Even though we’ve lived in our house for many years, some of our neighbors refer to our house as the ‘Walden’ house; the Waldens lived here for a long time before we did. Probably when we move, our neighbors will call our present home the “Hochman” house, regardless of who resides there.
I think nomenclature in medicine has a similar reluctance to adopt new terms. A recent medical progress report (Guandalini S, Polanco I. J Pediatr 2015; 166: 805-10) suggests dropping the term “Nonceliac gluten sensitivity” (NCGS) in favor of “Wheat Intolerance Syndrome.”
It’s probably a good idea and their arguments are sound. Two key points:
- “There is no proof that gluten is causing NCGS.”
- It is likely that the majority of patients considered NCGS have not even eliminated celiac disease before instituting a gluten-free diet.
With regard to the first point, the authors note that recent studies have suggested that a “FODMAP” (fermentable oligosaccharides, disaccharides, monosaccharides, and polyols) diet is likely the culprit in many cases of so-called NCGS. They review a pivotal double-blind study (see related blog post: An Unexpected Twist for “Gluten Sensitivity” | gutsandgrowth) there was no role for gluten “at least in these patients with IBS-like NCGS.” In addition, other studies have demonstrated a strong role for a placebo/nocebo effect of dietary elimination. “It is quite conceivable that a portion of patients with NCGS, and arguably a substantial one, fall in this category.”
With regard to the second point, it is not a good idea to initiate a gluten-free diet before excluding the diagnosis of celiac disease (hence the prior term: “nonceliac” gluten sensitivity). A related comment from the authors is that a “Grade 1 [Marsh] intestinal lesion has traditionally been considered of a very low specificity for celiac disease.” More testing in this circumstance can help determine if celiac disease is the reason, including checking the levels of ϒδ T-cell receptors in intraepithelial lymphocytes (very specific for celiac disease) and/or detection of IgA anti-tissue transglutaminase antibody deposits in intestinal mucosa.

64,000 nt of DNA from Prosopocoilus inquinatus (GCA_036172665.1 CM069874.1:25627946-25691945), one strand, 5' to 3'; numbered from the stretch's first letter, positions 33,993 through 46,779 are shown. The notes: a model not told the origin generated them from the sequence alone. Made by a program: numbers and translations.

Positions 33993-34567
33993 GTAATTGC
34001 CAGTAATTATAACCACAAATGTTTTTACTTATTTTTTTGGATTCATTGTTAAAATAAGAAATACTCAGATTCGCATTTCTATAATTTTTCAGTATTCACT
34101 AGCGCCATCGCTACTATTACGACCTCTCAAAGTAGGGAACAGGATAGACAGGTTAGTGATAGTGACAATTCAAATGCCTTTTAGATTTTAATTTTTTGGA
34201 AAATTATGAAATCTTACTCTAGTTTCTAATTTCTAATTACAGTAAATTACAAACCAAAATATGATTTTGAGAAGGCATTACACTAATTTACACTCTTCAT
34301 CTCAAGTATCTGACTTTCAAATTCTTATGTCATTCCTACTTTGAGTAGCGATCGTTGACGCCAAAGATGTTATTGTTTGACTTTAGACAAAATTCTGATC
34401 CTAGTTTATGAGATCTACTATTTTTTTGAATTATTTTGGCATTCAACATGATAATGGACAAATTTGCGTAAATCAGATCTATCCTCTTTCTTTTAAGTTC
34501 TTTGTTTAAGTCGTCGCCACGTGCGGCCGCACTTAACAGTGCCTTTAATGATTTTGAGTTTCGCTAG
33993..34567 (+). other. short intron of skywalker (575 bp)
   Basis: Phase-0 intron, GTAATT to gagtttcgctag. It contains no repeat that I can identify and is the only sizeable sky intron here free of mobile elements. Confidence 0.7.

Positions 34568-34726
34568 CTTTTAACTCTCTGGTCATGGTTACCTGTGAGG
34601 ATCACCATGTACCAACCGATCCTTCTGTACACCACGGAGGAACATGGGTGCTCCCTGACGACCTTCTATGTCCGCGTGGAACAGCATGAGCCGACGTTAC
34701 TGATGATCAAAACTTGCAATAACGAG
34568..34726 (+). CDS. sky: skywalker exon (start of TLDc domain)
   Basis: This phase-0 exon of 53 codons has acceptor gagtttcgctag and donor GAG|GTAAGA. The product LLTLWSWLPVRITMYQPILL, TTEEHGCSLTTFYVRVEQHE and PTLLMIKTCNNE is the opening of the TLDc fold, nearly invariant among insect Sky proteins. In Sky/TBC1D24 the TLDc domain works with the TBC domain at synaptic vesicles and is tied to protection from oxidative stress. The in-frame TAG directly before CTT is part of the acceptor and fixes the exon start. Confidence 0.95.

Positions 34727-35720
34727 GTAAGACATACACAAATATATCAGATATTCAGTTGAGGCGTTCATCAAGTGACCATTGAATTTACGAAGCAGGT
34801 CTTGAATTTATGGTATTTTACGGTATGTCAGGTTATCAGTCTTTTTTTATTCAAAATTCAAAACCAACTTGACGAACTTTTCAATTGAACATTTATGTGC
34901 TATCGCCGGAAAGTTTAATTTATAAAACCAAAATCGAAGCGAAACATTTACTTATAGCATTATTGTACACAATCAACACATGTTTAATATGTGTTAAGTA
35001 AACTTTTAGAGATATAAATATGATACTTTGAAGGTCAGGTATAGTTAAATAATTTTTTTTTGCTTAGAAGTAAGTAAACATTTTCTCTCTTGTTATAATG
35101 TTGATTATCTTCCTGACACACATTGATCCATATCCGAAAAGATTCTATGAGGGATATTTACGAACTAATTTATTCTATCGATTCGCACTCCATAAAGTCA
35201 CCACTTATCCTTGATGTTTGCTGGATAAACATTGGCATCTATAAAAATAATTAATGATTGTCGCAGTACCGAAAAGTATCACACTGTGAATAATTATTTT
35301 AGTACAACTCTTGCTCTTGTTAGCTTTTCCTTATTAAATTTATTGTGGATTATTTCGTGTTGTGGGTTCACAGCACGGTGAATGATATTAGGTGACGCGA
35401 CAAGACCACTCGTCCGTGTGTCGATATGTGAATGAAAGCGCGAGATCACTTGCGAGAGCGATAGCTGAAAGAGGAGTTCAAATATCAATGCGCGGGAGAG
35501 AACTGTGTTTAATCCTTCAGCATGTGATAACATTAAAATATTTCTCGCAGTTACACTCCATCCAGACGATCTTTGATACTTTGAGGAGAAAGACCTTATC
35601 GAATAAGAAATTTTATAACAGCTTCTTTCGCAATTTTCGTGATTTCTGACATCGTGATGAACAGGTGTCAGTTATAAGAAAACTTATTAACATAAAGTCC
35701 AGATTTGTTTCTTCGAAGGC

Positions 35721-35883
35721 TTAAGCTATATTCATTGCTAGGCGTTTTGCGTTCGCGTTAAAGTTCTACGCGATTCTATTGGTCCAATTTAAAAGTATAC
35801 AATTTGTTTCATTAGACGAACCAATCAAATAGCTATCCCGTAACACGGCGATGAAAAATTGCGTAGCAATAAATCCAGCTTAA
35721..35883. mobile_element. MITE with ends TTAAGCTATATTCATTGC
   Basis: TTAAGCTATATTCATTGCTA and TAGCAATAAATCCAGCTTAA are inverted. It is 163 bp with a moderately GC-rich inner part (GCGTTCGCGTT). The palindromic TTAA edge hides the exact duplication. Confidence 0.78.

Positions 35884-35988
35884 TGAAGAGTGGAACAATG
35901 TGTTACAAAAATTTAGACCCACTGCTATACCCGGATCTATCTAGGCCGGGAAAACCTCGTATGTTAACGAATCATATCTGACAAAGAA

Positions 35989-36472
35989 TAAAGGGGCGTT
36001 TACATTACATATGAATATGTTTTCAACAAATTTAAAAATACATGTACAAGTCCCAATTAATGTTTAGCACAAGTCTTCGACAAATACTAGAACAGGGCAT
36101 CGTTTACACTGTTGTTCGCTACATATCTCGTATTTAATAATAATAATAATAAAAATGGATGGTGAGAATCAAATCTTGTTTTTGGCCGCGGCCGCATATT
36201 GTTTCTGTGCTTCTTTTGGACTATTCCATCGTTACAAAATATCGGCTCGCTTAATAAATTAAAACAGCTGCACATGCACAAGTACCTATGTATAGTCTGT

- Genetic testing for HLA-DQ2 and/or HLA-DQ8 genotypes (which are nearly 100% in celiac disease) are present in about 40% of NCGS which does not differ from the general population
- “Estimating the prevalence of NCGS is impossible.” Estimates have ranged from 0.6% of the U.S. population to as high as 50% according to some websites.
Bottomline: While “Wheat Intolerance Syndrome” works fine for me, I think the term nonceliac gluten sensitivity is going to be around for a while. Hopefully, more families and care providers will exclude celiac disease before contemplating this label and consider other foods as potential contributors to the symptomatology.
Related Reference: “Coeliac Disease and Noncoeliac Gluten Sensitivity” Meijer CR, Shamir R, Mearin ML. JPGN 2015; 60: 429-32. This reference covers much of the same territory. The Table 1 in this article nicely summarizes the relevant literature/studies from 2008-2014.
Related blog posts:
- How Likely is Celiac Disease if My TTG Test Is Only a Little Bit
- Closer followup for Celiac disease & pediatric guidelines …
- Gluten-Related Disorders” (Part 1) | gutsandgrowth Antibody tests “become negative in 15% after 1 month on GFD and in 57% after 3 months…diagnosis of CD cannot be made while on GFD.”
- Gluten-Related Disorders” (Part 2) | gutsandgrowth
- Food choices, FODMAPs, and gluten haters | gutsandgrowth